Shelby County Indiana
The Shelbyville News
Lucile C. Plummer, 92 of New Whiteland, died Saturday, Aug. 4, 2001.
August 6, 2001
Born March 14, 1909, in North Salem, d/o Henry and Ethel O. (Alexander)
High. Married Charles O. Plummer on Jan. 1, 1933.
He preceded her in death in 1946.
Survivors include one daughter, Helen Chappell-Barton of Fountaintown; two grandchildren; and three great-grandsons.
Aso preceded in death by two brothers, Chester High and Clarence
Employed at Eli Lilly and Company for 25 years in wet finish/dry finish production, retiring in 1969.
Member of Franklin Church of Christ in Franklin.
Stirling-Gerber Funeral Home, 5950 E. Thompson Road in Indianapolis, with the Rev. Shelby Floyd officiating.
Burial will be in Fairview Cemetery in North Salem.
Summarized by Phyllis Miller Fleming
The Evansville Courier
Stricken at the altar rail just as he had administered the communion cup to the twelfth of eighteen communicants kneeling there in yesterday morning's Lenten service, Rev. W. R. Plummer fell lifeless in St. Paul's Episcopal church at 10:15 o'clock yesterday morning, and the communion cup rolled from his hand to spill its contents on the floor, just as he was moving toward his wife who was kneeling in the thirteenth place.
Thursday Morning, March 1, 1923
AT THE ALTAR
Rev. W. R. Plummer Succumbs
in Midst of Communion
DEATH IS INSTANTANEOUS
Worshipers Lift Him, Dead, in
His Robes of Ecclesiastical
The tragedy was so swift and so appaling[sic] that few realized for a space that the gentle soul which had served them so faithfully for over five years had winged its way into the great beyond, but when George W. Newman, 1682 South Second street and Mrs. Fred Ehrman, 514 Ravenswood drive, the first to realize what had transpired, sprang to his side, life was extinct. He had died instantly of heart failure, was Dr. Sidney J. Eichel's assertion.
Rev. Dr. Plummer, in commemoration of that time when the Master, in an upper room, broke bread and gave it to his disciples and then gave them drink, had administered the bread and was serving the wine. "Drink this in remembrance of Christ's blood which was shed for thee, and be thankful", he had just repeated to Miss Octavia Collenberg -- and like Him, who after serving the twelfth of his disciples went out to His death -- the twelfth communicant was the last served before the Death Angel stooped and called Rev. Dr. Plummer into the presence of the Master hs had labored so long and so faithfully for.
"He did not fall in a huddled heap, but fell prone in all the dignity of his ecclesiastical robes. It was as he would have wished it," Mr. Newman said.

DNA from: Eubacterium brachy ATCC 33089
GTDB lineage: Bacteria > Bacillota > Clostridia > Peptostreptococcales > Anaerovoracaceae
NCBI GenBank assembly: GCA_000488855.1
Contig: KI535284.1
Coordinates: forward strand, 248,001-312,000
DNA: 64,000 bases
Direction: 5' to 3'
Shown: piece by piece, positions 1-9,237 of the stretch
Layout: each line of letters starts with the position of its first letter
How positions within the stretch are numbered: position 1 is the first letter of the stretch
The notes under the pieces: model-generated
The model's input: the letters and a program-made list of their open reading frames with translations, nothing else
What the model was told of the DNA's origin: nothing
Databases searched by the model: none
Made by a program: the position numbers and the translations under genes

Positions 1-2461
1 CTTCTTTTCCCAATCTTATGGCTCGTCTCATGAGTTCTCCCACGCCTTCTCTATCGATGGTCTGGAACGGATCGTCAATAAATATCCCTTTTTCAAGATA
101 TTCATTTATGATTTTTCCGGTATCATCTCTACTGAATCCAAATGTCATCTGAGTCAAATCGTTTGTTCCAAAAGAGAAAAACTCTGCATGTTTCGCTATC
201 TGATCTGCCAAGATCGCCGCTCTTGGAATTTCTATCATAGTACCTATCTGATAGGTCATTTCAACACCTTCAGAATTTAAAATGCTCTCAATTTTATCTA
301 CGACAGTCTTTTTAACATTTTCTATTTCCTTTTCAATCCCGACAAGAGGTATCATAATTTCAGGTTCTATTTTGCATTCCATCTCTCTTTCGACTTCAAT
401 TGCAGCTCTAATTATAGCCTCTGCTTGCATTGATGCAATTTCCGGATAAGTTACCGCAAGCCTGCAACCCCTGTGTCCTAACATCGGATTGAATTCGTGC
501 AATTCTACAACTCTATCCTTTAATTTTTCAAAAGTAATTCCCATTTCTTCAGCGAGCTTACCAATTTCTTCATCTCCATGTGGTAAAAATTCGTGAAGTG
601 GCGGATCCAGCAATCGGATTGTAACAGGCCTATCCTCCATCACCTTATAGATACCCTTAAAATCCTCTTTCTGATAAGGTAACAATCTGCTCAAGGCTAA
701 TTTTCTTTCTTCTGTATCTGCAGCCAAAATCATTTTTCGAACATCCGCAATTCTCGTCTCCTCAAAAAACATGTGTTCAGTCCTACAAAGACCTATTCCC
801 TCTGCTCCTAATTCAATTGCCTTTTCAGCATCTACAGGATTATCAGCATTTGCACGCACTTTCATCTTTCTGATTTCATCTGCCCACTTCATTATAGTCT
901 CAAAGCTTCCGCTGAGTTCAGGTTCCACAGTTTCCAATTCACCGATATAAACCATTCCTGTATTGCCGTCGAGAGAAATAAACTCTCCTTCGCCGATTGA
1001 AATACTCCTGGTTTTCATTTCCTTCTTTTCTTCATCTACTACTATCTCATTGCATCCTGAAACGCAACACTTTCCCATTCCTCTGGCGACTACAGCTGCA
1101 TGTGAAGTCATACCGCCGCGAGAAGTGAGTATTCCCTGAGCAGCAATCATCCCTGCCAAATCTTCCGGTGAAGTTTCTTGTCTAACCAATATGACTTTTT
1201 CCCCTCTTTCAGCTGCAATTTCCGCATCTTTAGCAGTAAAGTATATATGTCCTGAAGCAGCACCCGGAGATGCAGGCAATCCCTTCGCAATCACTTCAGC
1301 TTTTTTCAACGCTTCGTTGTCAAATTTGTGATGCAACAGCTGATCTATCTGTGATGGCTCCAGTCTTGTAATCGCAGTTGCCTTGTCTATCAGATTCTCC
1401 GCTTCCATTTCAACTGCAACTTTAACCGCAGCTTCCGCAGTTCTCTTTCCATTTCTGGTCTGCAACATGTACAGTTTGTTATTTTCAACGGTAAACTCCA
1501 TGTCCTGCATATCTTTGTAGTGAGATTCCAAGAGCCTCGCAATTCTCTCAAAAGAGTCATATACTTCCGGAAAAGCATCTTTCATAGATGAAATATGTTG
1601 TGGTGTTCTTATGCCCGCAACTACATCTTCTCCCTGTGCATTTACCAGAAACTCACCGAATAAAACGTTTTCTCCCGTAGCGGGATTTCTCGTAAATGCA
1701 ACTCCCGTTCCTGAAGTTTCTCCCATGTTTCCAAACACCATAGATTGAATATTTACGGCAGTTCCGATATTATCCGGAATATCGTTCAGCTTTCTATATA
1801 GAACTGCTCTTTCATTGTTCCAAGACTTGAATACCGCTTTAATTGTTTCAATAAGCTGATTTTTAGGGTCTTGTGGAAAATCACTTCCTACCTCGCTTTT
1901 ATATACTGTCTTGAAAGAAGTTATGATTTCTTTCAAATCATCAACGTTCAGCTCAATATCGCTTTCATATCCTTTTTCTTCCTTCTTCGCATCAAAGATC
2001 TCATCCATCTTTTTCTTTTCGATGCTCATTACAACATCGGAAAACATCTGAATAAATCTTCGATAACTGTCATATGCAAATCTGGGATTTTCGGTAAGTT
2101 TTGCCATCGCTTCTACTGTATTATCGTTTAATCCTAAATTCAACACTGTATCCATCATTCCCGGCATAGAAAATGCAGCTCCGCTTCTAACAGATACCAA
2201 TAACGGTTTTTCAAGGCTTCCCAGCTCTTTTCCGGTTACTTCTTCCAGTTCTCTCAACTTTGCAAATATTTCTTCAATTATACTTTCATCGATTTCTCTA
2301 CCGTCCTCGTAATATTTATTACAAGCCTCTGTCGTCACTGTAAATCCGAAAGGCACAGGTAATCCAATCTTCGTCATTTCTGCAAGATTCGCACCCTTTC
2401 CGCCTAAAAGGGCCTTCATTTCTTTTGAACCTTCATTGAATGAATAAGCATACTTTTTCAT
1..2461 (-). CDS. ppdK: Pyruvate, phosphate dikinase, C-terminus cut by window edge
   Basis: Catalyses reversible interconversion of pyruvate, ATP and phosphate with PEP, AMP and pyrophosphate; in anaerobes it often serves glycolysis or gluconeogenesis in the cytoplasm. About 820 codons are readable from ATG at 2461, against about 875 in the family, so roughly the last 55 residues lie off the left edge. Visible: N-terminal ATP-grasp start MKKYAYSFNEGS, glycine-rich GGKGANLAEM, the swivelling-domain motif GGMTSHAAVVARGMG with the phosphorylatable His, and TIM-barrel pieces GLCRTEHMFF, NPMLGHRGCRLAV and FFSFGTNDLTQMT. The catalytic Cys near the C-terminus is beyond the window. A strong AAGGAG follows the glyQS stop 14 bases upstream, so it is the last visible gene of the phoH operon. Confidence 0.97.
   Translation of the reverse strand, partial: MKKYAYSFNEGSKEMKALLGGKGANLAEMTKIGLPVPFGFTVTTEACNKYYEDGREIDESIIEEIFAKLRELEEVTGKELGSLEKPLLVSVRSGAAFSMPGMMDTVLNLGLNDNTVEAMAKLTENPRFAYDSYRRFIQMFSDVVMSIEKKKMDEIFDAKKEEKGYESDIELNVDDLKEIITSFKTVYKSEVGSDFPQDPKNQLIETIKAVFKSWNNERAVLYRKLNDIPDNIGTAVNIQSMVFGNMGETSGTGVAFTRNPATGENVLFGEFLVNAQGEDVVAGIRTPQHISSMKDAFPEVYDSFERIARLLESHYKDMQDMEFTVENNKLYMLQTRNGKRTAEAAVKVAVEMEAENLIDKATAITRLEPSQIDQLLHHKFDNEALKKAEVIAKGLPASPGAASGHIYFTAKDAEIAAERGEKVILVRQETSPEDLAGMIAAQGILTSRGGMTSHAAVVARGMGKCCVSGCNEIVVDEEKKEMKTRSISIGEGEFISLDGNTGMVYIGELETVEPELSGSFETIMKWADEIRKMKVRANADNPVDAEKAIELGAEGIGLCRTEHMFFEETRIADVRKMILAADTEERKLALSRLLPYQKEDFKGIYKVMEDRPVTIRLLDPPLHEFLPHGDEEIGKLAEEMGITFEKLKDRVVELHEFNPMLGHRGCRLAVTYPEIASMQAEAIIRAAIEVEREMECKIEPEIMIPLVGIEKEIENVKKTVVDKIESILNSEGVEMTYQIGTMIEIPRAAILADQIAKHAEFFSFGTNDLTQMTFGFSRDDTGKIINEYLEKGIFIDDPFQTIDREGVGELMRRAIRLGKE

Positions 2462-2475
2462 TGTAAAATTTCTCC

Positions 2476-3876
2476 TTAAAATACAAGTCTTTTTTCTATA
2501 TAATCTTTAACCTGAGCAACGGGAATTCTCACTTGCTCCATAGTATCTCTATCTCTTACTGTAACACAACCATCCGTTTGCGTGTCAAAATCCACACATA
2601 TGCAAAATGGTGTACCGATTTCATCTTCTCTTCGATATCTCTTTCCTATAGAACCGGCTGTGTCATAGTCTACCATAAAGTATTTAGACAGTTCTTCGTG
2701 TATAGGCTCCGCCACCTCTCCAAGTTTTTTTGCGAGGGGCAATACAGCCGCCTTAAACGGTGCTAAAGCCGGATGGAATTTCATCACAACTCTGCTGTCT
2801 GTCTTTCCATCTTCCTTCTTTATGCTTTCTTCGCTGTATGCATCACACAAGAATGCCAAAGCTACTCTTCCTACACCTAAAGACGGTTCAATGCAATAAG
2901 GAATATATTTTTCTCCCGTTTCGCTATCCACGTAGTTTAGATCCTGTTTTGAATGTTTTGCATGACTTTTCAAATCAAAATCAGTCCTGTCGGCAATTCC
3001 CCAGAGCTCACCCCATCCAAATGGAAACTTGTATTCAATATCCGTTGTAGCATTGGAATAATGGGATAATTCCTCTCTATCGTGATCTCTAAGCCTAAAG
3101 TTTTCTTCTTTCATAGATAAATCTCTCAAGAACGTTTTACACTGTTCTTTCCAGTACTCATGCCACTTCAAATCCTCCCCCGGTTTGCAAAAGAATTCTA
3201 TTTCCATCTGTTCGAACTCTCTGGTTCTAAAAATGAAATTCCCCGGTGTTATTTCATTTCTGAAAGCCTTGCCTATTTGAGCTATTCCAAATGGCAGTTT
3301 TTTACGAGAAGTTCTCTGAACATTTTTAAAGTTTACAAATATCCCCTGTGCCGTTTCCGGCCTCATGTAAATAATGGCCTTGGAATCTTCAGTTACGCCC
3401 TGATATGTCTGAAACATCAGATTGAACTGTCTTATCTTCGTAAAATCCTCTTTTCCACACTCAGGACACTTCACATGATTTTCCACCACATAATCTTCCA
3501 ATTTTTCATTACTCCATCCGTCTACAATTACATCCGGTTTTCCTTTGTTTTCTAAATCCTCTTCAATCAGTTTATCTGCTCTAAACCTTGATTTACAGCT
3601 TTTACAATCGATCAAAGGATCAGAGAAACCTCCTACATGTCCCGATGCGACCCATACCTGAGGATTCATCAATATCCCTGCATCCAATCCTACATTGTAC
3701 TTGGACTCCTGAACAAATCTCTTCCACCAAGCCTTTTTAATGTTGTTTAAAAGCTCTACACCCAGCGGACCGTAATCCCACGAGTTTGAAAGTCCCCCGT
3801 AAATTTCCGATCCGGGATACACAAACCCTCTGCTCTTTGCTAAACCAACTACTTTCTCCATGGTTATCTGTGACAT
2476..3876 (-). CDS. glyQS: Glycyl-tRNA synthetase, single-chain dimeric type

Rev. Plummer had been in ill health for the past several months, due to an attack of quinsy and heart trouble. He had only been able to conduct his services for the past few months with the assistance of H. Bedford Jones, who read the service preceding the sermons. Last Sunday's sermon was one of unusual strength and beauty, he spoke as if inspired, it is said by those who heard him.
Born in 1860
Dr. Plummer was born in Connersville, Ind., in 1869. For many years he was superintendent in a furniture factory at Shelbyville, Ind. It was while so engaged that he became inspired to preach. He at once began his study for the ministry.
He was ordained a minister of the Methodist Episcopal church and assigned a charge at New Albany, and later at Mt. Vernon. Later he was made archdeacon for the Episcopal church in the district including Evansville and nearby towns, under Bishop Joseph Francis. While serving in this capacity he preached at the Holy Innocents church. He was called to St. Paul's in 1917.
Dr. Plummer was prominent in Masonic circles both in Evansville and over the state. He was chaplain of Reed lodge, Evansville chapter, and Simpson council. He has served as chaplain of the grand lodges of Masons if indiana as well as the grand chapter.
He was a member of the LaValette commandery No. 15 Knight Templar and of the Scottish rite body of the Valley of Evansville. He was also a member of the Hadi temple' A.A.O.N.M.S. Of his many talks given at various Masonic meetings, perhaps the one most widely commented upon was his address on "Mother" given at the banquet of the fall convocation.
He was especially active in war time drives and was greatly in demand as a speaker. He was appointed chaplain of the Indiana state troops by Gov. Ralston.
Dr. Plummer is survived by his widow, Mrs. Mary Ellen Plummer.
Contributed by John Addison Ballard
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